Hostelry

As Oxford pubs recover from lockdowns we look back at our old hostelries

Pubs in the city are continuing to recover from restrictions imposed due to coronavirus and some are still feeling the effects of the impact on trade.

Here we look back at some of the pubs which have been loved and lost over the years.

In the past, pubs have been demolished for housing, or converted to other uses.

Two of Oxford’s oldest pubs – The Lamb & Flag in St Giles and The Mitre in High Street have shut and have not yet reopened.

Read again: Oxford’s oldest pub may not reopen

One of the old pubs we have pictured is the former Apollo in St Aldate’s, which still features the Morland Brewery plaque.Oxford Mail:

According to closedpubs.co.uk, which documents lost pubs, it was a lively place to visit before it closed in 1993.

One contributor wrote: “The Apollo was a very lively gay pub which closed in around 1993 I think.

Oxford Mail:

“I remember it as full of characters such as the landlord, Derek who often put on drag shows, swinging from a trapeze from the ceiling or arriving in front of the pub bedecked in feather boas on the bonnet of a customers Rolls Royce; all this right in front of the police station.

“Derek’s mother also lived above the pub as I remember. The Apollo had a great community vibe and some weekends I remember motorcades of customers driving to The Greyhound club in Slough after closing, only if there was no lock-in in a little room behind the bar.”

In 2012, The Cavalier pub in Marston was demolished.

Oxford Mail:

The pub, in Copse Lane was opened in 1956 but was demolished to make way for student flats after standing empty for four years.

It was the first pub to open in the city after the Second World War.

The pub closed in 2008 despite an appeal for support from the landlord, Brian Minns.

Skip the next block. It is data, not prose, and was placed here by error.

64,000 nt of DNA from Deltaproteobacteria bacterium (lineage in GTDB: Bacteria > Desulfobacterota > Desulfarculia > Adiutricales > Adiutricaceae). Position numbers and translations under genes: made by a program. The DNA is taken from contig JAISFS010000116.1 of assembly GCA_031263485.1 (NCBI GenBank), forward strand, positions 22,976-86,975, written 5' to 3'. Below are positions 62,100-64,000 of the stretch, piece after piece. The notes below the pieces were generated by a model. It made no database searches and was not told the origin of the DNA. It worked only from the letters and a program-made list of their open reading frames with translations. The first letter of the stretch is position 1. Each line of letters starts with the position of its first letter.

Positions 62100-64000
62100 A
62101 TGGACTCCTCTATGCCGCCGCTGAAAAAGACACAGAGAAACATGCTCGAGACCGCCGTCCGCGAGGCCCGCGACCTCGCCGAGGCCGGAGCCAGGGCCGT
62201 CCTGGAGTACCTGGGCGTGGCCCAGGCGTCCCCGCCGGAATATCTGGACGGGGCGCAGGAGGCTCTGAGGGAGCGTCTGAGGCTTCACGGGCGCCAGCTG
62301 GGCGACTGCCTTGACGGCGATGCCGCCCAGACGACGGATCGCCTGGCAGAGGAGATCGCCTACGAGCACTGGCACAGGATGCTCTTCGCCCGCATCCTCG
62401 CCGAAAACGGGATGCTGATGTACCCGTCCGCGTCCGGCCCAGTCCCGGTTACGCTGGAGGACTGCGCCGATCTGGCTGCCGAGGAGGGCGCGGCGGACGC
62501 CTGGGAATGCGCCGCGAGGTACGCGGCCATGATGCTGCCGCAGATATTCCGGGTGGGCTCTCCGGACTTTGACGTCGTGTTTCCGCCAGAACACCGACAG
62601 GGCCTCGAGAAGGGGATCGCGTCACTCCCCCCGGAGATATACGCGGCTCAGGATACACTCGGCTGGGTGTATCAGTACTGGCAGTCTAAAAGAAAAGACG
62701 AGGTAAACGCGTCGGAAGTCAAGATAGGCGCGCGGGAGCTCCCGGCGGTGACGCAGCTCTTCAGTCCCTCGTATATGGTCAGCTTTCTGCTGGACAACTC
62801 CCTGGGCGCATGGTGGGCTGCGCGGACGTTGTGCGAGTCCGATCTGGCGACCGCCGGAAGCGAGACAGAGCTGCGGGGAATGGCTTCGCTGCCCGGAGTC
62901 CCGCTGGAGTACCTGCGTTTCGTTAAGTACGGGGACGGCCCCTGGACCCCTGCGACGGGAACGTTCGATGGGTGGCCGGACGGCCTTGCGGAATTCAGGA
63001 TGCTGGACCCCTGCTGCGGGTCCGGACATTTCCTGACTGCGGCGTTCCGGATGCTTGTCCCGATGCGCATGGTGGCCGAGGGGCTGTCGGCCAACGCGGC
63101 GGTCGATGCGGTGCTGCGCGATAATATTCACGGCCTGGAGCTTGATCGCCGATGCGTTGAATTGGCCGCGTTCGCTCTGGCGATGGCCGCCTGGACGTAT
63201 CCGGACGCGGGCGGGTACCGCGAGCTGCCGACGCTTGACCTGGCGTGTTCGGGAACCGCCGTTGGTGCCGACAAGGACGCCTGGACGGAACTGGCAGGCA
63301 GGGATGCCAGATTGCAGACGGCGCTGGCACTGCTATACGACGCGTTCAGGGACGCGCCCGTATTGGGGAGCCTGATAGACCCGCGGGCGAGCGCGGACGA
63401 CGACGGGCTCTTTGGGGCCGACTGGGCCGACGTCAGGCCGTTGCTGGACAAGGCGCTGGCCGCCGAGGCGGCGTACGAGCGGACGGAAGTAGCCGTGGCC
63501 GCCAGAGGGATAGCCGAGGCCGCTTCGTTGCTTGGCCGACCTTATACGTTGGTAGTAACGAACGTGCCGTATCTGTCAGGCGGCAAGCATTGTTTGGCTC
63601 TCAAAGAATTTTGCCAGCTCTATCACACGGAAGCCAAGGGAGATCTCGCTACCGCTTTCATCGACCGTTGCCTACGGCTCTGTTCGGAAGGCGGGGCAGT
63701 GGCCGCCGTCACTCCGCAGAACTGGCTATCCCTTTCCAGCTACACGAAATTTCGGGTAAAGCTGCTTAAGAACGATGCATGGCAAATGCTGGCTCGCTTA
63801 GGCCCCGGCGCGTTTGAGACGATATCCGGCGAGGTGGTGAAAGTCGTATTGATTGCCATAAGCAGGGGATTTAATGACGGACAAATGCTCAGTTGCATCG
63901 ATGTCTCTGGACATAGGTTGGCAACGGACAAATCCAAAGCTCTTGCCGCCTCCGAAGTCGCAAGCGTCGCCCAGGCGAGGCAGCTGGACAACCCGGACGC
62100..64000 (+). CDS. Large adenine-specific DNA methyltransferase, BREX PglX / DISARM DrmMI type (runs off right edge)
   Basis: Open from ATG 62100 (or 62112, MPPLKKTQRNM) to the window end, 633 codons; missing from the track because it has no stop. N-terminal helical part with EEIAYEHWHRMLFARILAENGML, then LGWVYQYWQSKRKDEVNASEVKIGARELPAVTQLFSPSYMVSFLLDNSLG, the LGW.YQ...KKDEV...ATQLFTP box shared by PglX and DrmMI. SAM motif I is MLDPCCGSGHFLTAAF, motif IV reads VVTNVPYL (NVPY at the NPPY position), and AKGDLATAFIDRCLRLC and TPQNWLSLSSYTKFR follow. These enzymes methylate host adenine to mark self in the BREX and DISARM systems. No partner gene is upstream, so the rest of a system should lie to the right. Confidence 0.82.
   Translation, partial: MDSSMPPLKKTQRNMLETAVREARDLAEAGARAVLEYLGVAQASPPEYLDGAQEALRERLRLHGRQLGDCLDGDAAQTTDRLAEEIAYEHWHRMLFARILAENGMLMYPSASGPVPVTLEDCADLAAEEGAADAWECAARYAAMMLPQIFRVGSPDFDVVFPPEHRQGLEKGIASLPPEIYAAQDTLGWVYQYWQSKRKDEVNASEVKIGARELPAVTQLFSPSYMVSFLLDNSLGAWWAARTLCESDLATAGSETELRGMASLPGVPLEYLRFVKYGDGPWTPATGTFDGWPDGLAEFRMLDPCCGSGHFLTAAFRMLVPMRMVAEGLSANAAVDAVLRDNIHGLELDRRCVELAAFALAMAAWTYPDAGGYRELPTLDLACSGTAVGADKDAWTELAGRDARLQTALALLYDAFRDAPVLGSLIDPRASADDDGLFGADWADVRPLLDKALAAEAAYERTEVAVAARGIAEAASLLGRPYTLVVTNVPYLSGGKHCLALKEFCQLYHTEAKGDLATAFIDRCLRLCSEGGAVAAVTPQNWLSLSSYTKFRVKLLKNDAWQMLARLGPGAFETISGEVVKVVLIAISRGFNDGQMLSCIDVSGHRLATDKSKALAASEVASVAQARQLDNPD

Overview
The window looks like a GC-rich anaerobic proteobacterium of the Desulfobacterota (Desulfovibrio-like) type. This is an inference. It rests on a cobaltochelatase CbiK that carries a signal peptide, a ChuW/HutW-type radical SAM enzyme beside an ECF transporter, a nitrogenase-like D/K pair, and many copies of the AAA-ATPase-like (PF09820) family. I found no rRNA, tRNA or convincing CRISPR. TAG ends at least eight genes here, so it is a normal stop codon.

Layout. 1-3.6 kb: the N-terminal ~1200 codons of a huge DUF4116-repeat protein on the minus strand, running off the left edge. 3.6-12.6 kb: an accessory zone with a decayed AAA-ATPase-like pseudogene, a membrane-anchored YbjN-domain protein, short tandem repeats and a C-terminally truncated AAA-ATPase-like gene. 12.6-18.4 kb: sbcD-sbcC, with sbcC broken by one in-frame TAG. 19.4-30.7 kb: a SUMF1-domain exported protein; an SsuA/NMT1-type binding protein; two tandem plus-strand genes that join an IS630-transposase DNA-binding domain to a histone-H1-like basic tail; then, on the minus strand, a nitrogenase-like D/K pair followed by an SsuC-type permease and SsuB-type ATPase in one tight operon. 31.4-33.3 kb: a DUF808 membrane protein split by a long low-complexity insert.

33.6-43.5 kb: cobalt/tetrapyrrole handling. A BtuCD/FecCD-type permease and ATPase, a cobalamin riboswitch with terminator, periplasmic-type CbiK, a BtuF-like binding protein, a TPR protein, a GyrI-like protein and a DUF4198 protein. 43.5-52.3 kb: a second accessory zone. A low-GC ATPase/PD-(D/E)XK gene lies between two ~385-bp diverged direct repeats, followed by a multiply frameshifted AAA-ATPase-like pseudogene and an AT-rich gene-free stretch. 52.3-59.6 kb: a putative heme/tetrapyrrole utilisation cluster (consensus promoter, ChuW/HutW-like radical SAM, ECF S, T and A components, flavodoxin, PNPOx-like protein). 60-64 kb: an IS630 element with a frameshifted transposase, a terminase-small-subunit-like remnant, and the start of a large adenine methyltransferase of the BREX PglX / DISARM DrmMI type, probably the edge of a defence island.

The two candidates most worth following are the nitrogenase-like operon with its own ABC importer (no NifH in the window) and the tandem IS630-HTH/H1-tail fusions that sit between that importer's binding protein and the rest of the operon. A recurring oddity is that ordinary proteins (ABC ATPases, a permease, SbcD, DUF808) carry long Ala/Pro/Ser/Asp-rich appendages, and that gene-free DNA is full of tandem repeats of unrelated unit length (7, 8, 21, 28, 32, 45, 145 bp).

Read more: Historic Lamb & Flag pub in St Giles is to close

A sign was put outside the pub saying: “Pub or flats, your choice – support your local.”

Mr Minns, who is now a driving instructor, said at the time: “The local population didn’t use it so they lost it, and that was it.

“To me it is just a building of bricks and mortar.

“I was landlord of The Cavalier for five years and I have fond memories of it.

“There are some nice people there, but they cannot go out every night.”

The Cock and Camel pub off George Street became Jamie’s Italian restaurant in 2008 but the restaurant has closed and the building remains shut.

Far from the Madding Crowd in Friar’s Entry was popular until it closed in 2015.

Staff served the last customers after a 13-year spell in the city.

Landlord Charles Eld said it had been struggling since 2011 and blamed a number of factors including a change in the culture of drinking and the rent.

He said at the time: “It is a very sad day but the support we have received from our customers on Twitter has made a difficult time more bearable.”

The 63-year-old former manager of Morrells Brewing Company added: “I’m getting old now and I don’t think at my age I’d consider reopening the pub in another location.”

Far From the Madding Crowd was opened in 2002 by Mr Eld.

Oxford Mail:

After establishing itself as a place for a multitude of locally-sourced ales, it was awarded the Campaign for Real Ale’s (CAMRA) Pub of the Year Award in 2009, 2011 and 2012.

Oxford Mail:

Mr Eld added: “What has caused a massive issue is minimum alcohol pricing, which puts a great strain on pub owners.

“The culture of drinking has changed too and we can’t compete with supermarket pricing of alcohol.”